Recent Updates

Modified on: 
Feb 7, 2019

Pre-transfusion testing refers to the laboratory testing required to ensure compatibility between the blood of the transfusion recipient and the blood product intended for transfusion. This process includes proper completion of the requisition, proper patient identification, collection and labelling of the blood sample from the patient, laboratory testing to determine the patient’s blood group and to identify the presence of red blood cell alloantibodies, and compatibility testing. Pre-transfusion testing is completed when a compatible blood product is identified for transfusion to the intended recipient. This chapter provides an overview of the pre-transfusion tests that are routinely performed.

Transfusion
Modified on: 
Feb 7, 2019

Coagulation factor concentrates are highly effective treatments for patients with hemostatic disorders caused by missing or defective clotting factors. Coagulation factor concentrates may be extracted from pooled donated plasma (plasma-derived) or manufactured using biotechnology (recombinant). In addition, several plasma-derived protein concentrates are available for the treatment of thrombotic disorders and hereditary angioedema.

Transfusion
Modified on: 
Feb 7, 2019

This chapter describes when and how to use the plasma protein product albumin and introduces therapeutic alternatives to albumin.

Transfusion
Modified on: 
Feb 7, 2019

This chapter describes the manufacturing process for the most commonly prepared blood products: Red Blood Cells, Pooled Platelets, Frozen Plasma (FP), Apheresis Fresh Frozen Plasma (AFFP), Cryosupernatant Plasma (CSP) and Cryoprecipitate. A brief description of the indications, contraindications, storage and transportation requirements, dose, administration and available alternatives is included in the sections below. Further information may be found in other chapters of this Guide as indicated within the different sections.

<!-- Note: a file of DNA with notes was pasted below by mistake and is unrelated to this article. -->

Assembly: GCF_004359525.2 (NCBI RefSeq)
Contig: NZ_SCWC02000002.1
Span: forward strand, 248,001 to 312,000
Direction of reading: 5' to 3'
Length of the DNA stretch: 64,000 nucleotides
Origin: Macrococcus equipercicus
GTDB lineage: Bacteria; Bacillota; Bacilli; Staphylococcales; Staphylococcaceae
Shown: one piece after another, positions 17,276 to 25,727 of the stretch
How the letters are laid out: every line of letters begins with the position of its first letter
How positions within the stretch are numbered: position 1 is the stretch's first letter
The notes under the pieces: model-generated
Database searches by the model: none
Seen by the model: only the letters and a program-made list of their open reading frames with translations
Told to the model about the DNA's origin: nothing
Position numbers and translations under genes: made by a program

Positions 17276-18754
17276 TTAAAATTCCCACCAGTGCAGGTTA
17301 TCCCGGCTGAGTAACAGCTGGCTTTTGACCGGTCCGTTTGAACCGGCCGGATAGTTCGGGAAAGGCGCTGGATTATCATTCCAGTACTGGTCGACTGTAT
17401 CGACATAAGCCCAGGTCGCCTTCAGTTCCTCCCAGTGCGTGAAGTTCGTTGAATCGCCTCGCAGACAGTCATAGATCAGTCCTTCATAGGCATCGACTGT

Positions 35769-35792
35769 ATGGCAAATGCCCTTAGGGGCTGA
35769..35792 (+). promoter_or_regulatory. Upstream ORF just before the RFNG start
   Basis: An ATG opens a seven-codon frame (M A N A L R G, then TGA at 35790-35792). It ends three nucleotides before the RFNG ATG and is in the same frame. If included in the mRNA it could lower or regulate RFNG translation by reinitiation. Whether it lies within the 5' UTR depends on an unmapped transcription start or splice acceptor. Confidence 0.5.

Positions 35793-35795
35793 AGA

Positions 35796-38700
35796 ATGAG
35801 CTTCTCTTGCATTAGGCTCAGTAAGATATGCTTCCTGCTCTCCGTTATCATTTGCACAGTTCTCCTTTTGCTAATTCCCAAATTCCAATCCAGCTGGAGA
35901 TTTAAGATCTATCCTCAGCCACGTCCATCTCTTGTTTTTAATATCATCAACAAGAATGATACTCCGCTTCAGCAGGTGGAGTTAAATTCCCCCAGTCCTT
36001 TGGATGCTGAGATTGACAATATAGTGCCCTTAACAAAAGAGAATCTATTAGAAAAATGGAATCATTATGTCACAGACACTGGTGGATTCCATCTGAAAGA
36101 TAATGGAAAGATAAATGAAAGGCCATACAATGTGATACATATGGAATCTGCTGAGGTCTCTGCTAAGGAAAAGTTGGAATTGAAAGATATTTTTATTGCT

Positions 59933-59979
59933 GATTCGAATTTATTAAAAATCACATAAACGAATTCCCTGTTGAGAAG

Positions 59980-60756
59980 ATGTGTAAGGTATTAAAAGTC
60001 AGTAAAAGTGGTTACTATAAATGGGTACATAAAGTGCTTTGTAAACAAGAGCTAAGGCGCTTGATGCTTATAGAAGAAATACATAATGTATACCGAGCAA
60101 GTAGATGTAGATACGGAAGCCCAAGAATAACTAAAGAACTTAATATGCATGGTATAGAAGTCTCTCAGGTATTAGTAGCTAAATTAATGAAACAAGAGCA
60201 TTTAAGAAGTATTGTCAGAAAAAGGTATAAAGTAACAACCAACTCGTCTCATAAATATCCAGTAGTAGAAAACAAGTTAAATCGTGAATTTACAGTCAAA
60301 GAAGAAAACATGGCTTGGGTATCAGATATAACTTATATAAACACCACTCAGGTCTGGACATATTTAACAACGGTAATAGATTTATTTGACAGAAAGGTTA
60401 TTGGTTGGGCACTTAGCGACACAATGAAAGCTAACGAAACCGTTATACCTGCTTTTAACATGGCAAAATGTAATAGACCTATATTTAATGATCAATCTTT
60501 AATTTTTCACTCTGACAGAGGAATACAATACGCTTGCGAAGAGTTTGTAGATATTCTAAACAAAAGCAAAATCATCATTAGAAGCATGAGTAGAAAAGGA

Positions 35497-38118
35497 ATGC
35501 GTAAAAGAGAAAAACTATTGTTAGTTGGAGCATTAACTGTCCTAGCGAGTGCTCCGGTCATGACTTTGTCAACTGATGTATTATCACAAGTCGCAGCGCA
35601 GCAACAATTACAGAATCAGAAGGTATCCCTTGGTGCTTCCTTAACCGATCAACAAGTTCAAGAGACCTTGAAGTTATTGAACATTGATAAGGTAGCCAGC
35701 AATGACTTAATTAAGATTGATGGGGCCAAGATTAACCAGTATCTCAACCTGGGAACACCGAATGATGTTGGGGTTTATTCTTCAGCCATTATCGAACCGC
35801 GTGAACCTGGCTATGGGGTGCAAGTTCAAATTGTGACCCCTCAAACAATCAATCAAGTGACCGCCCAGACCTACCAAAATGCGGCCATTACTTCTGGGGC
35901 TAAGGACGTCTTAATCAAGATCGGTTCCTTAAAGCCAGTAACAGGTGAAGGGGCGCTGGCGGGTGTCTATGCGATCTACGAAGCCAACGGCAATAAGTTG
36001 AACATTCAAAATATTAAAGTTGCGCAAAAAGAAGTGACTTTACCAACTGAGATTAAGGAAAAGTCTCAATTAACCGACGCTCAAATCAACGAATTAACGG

Transfusion
Modified on: 
Feb 6, 2019

This chapter reviews the testing and treatments that are relevant for mothers and their fetuses/infants during pregnancy and postnatally to reduce the risks of hemolytic disease of the fetus and newborn (HDFN) and of immune thrombocytopenias.

Transfusion
Modified on: 
Feb 5, 2019

By generously providing blood that can be manufactured into red blood cells, platelets and plasma products, whole blood donors are essential to the blood system and the patients it serves. Canadian Blood Services is committed to maintaining a safe and secure blood supply while also protecting the health of our blood donors. The focus of this article is the effect of red blood cell loss on the iron levels of the donor and the steps taken by Canadian Blood Services to protect the health of its donors.

Transfusion
Modified on: 
Feb 4, 2019

Authors: Sandra Ramirez-Arcos, PhD, Mariam Taha, PhD, Yuntong Kou, MSc, and Mindy Goldman, MD, FRCPC
Online publication date: February 2017

Transfusion
Modified on: 
Jan 29, 2019

Labile blood components, i.e. those blood components collected, produced and distributed by Canadian blood suppliers, are a vital resource supporting health care in Canada. The supply of these resources could be compromised by a number of external threats that may include but are not limited to, labour disruptions, endemic disease outbreaks, extreme weather disturbances or disruptions in transportation systems. In times of severe shortages, the allocation of blood components could present a significant challenge to the provision of health care.

Transfusion

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